There’s no ideal solution for all scenarios (yet). BMW, Ducati and KTM are all bringing in semi-active suspension in an attempt to solve the riddle. I personally would prefer a slightly softer front-end to help me transfer weight on-demand while on the HS. My RSV4 is the opposite – heavy spring rates at both ends to control pitch and to keep ground clearance from being a problem when corner speed and lean angles are high on a track. It’s a compromise.

If you’re happy overall with the feel of the fork, but are bottoming doing wheelies, maybe the solution is to practice wheelies on a different bike, or at least try to roll into the gas a little as you set the front down.

The bottom line is, do what you’re doing… small incremental changes.
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Old March 25th, 2014, 11:40 AM   #57
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Originally Posted by ChrisMag View Post
More than likely, it was a .9kg/mm and a .85kg/mm spring. Those rates are pretty common. They're soft, similar to a stock CBR600RR, but stiffer than something like a KLR.
Yup, that seems about right.
Rode the bike at the weekend, was much improved over the stock shocks, potholes etc were now non existant and the bike seemed more planted in the corners which is great. However I seemed to feel more of the undulations in the road, I'll give it another few rides and then report back to Rob.
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Old March 25th, 2014, 12:19 PM   #58
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What did the stock springs measure in terms of rate?
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Old March 25th, 2014, 12:55 PM   #59
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What did the stock springs measure in terms of rate?
.65mm/kg
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Old March 25th, 2014, 02:12 PM   #60
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Originally Posted by ChrisMag View Post
Well, it's not a SM with 8" of fork travel and a twin-tube cartridge fork, nor is it a superbike fork with a 1kg/mm spring installed.

As you raise the oil level, the air gap shrinks. As a result, the fork’s effective spring rate will become progressive earlier in the stroke. Above a certain oil level, it will become effectively impossible to use the entire stroke of the fork.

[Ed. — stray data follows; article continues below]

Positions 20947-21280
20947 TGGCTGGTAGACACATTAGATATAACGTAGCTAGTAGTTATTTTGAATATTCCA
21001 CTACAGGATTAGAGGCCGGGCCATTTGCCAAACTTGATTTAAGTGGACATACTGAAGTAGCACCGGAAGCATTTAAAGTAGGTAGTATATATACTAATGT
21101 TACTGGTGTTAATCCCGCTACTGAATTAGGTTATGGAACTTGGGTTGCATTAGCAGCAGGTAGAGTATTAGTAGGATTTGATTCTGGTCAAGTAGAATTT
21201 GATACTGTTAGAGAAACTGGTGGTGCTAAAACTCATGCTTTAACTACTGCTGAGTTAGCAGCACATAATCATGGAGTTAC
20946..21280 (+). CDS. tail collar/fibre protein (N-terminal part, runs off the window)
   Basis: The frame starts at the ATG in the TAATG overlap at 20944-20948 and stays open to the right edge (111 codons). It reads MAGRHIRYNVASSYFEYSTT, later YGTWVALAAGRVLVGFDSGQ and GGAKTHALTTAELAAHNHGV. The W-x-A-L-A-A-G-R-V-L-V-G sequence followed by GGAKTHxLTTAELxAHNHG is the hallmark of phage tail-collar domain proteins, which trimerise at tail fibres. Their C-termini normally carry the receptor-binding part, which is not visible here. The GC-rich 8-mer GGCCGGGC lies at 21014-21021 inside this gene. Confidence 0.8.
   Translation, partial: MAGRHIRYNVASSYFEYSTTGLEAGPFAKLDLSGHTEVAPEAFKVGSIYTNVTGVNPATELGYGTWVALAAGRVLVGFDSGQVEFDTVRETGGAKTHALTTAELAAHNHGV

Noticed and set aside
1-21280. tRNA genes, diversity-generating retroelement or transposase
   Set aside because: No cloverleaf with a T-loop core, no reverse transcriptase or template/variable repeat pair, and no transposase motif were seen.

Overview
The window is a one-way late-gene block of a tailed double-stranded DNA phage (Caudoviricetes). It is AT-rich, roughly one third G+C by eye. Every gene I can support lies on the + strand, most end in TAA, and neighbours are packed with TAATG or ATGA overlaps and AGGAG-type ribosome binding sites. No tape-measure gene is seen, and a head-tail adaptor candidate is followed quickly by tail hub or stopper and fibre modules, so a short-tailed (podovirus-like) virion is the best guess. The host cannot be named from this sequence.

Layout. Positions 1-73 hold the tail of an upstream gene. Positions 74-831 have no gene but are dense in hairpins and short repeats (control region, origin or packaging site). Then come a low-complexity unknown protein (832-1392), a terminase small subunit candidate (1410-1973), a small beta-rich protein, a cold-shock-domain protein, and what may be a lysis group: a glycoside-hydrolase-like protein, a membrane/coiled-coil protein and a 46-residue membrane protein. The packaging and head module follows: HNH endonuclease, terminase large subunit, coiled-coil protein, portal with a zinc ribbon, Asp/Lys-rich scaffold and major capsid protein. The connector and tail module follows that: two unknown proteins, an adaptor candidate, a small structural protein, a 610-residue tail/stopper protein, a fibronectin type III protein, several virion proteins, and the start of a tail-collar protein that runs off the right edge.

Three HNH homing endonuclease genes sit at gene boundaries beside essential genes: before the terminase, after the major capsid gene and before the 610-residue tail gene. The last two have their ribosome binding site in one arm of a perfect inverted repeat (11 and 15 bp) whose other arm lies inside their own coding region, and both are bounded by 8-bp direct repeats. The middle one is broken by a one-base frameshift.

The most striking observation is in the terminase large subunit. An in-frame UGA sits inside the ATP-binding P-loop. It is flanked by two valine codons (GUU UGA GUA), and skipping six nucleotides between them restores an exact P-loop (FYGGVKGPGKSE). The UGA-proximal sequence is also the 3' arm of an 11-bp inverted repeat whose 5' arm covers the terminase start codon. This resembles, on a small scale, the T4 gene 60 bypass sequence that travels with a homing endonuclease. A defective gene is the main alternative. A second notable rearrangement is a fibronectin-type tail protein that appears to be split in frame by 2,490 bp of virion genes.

To a point, this is good as it will protect you from mechanically bottoming over bumps or under emergency braking – you’ve created a hydraulic bottom rather than a mechanical one. Conversely, this can be bad as ride quality can suffer, available suspension travel becomes restricted to soak bumps, thus transferring too much into the tire and chassis, and rebound will not be linear throughout the stroke, as this is a function of the effective spring rate relative to hydraulic damping.

The important thing to know is what you are trying to achieve.

Do you want a plus ride with decent bottoming resistance? The solution might be a softer spring, modest compression damping and a higher oil level.

Do you want dive and bottoming resistance and consistent rebound through the stroke, at the expense of a plush ride? You might be better off with a heavier front spring, less preload and a lower oil level with good compression damping and initial stroke control by way of a mid-valve stack (typical of road-racing cartridge kits).

There’s no ideal solution for all scenarios (yet). BMW, Ducati and KTM are all bringing in semi-active suspension in an attempt to solve the riddle. I personally would prefer a slightly softer front-end to help me transfer weight on-demand while on the HS. My RSV4 is the opposite – heavy spring rates at both ends to control pitch and to keep ground clearance from being a problem when corner speed and lean angles are high on a track. It’s a compromise.

If you’re happy overall with the feel of the fork, but are bottoming doing wheelies, maybe the solution is to practice wheelies on a different bike, or at least try to roll into the gas a little as you set the front down.

The bottom line is, do what you’re doing… small incremental changes.



Chris,

Currently I'm running .88kg/mm springs which are significantly stiffer compared to the stockers. I also have the Andreani double cartridge kit installed; making the stock forks now fully adjustable (i.e. preload, rebound, compression).


The shop I purchased them from weren't instilling full confidence in the advice they were giving…so I had to jump ship. I called Ducati Winchester and spoke with the owner, who has been wrenching and racing for 20+ years, primarily on Duc's and a fully certified Ohlins (Andreani and Ohlins are in collaboration in Italy) dealer, …yada, yada….

He said that every other Hyper they're worked the suspension on, ran 100-120mm oil level. So…I'm pulling the forks as we speak and bumping them up to 100mm. We'll see what happens.